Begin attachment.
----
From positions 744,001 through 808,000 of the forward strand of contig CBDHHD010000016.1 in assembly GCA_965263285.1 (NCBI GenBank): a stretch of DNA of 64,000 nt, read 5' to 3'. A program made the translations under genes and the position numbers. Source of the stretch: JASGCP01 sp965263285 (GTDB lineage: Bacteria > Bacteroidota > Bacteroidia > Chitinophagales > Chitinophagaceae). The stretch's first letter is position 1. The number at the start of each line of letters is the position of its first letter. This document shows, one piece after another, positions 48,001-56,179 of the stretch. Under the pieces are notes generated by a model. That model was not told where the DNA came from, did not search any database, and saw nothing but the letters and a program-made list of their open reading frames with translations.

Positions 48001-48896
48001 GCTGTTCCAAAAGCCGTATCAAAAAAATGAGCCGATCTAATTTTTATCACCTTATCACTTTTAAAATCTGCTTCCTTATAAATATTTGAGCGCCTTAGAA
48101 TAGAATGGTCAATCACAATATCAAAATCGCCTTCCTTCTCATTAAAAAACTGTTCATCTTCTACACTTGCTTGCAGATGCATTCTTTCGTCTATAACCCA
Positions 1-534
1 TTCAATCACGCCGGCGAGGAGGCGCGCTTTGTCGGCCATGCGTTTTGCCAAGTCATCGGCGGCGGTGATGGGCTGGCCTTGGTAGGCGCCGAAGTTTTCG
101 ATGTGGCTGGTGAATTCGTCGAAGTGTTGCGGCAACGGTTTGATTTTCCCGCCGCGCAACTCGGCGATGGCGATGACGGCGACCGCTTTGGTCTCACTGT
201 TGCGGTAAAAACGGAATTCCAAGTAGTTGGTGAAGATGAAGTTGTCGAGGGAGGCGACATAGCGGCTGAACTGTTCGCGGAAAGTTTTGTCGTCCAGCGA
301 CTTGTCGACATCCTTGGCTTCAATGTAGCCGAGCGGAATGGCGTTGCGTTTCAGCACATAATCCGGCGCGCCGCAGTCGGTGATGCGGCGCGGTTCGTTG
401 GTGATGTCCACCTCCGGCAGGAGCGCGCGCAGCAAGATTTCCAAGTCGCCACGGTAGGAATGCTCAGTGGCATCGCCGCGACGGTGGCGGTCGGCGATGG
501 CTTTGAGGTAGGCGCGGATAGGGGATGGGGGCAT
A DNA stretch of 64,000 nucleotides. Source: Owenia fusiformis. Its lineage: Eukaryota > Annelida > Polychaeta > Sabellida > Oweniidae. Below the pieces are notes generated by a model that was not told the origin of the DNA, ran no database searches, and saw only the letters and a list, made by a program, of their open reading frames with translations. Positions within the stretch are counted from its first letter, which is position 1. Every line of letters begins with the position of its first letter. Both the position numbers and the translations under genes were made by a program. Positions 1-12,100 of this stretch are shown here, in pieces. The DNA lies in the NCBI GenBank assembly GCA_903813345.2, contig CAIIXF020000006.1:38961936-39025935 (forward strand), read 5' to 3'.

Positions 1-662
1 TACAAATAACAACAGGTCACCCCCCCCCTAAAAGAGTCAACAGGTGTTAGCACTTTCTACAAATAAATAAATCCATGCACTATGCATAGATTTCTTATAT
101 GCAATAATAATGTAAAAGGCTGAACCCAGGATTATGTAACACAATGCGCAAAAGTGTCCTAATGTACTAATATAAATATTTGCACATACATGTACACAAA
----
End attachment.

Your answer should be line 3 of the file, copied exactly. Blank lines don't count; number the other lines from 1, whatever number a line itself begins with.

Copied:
48001 GCTGTTCCAAAAGCCGTATCAAAAAAATGAGCCGATCTAATTTTTATCACCTTATCACTTTTAAAATCTGCTTCCTTATAAATATTTGAGCGCCTTAGAA